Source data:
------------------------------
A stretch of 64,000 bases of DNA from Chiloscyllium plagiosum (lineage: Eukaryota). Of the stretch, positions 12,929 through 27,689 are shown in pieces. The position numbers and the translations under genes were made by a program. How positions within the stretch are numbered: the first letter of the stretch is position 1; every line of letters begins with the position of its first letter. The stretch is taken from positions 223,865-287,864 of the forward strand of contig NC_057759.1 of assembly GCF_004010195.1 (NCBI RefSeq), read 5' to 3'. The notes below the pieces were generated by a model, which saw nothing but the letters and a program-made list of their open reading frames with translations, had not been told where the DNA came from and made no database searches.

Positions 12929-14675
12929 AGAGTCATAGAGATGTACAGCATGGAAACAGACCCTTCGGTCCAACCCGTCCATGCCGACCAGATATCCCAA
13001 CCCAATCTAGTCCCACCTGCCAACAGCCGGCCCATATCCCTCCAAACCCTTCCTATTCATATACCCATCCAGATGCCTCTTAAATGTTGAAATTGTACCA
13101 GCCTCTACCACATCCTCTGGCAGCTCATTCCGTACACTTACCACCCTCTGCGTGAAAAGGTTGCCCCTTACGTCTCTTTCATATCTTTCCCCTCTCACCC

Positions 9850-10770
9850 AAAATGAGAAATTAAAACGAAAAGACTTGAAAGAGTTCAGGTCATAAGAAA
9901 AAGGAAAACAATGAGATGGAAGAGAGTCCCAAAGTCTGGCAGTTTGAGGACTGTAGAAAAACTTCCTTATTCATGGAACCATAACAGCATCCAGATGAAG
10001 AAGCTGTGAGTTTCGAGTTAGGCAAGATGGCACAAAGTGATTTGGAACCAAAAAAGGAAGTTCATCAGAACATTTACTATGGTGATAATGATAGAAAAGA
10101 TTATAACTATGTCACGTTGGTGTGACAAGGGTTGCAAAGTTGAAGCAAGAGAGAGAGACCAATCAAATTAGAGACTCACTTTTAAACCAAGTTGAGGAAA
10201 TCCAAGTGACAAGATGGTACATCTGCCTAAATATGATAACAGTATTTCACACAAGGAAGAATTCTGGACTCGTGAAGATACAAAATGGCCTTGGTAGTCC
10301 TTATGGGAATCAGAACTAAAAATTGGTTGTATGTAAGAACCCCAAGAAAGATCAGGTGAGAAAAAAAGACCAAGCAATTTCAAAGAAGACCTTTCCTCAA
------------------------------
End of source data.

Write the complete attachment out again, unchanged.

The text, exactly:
A stretch of 64,000 bases of DNA from Chiloscyllium plagiosum (lineage: Eukaryota). Of the stretch, positions 12,929 through 27,689 are shown in pieces. The position numbers and the translations under genes were made by a program. How positions within the stretch are numbered: the first letter of the stretch is position 1; every line of letters begins with the position of its first letter. The stretch is taken from positions 223,865-287,864 of the forward strand of contig NC_057759.1 of assembly GCF_004010195.1 (NCBI RefSeq), read 5' to 3'. The notes below the pieces were generated by a model, which saw nothing but the letters and a program-made list of their open reading frames with translations, had not been told where the DNA came from and made no database searches.

Positions 12929-14675
12929 AGAGTCATAGAGATGTACAGCATGGAAACAGACCCTTCGGTCCAACCCGTCCATGCCGACCAGATATCCCAA
13001 CCCAATCTAGTCCCACCTGCCAACAGCCGGCCCATATCCCTCCAAACCCTTCCTATTCATATACCCATCCAGATGCCTCTTAAATGTTGAAATTGTACCA
13101 GCCTCTACCACATCCTCTGGCAGCTCATTCCGTACACTTACCACCCTCTGCGTGAAAAGGTTGCCCCTTACGTCTCTTTCATATCTTTCCCCTCTCACCC

Positions 9850-10770
9850 AAAATGAGAAATTAAAACGAAAAGACTTGAAAGAGTTCAGGTCATAAGAAA
9901 AAGGAAAACAATGAGATGGAAGAGAGTCCCAAAGTCTGGCAGTTTGAGGACTGTAGAAAAACTTCCTTATTCATGGAACCATAACAGCATCCAGATGAAG
10001 AAGCTGTGAGTTTCGAGTTAGGCAAGATGGCACAAAGTGATTTGGAACCAAAAAAGGAAGTTCATCAGAACATTTACTATGGTGATAATGATAGAAAAGA
10101 TTATAACTATGTCACGTTGGTGTGACAAGGGTTGCAAAGTTGAAGCAAGAGAGAGAGACCAATCAAATTAGAGACTCACTTTTAAACCAAGTTGAGGAAA
10201 TCCAAGTGACAAGATGGTACATCTGCCTAAATATGATAACAGTATTTCACACAAGGAAGAATTCTGGACTCGTGAAGATACAAAATGGCCTTGGTAGTCC
10301 TTATGGGAATCAGAACTAAAAATTGGTTGTATGTAAGAACCCCAAGAAAGATCAGGTGAGAAAAAAAGACCAAGCAATTTCAAAGAAGACCTTTCCTCAA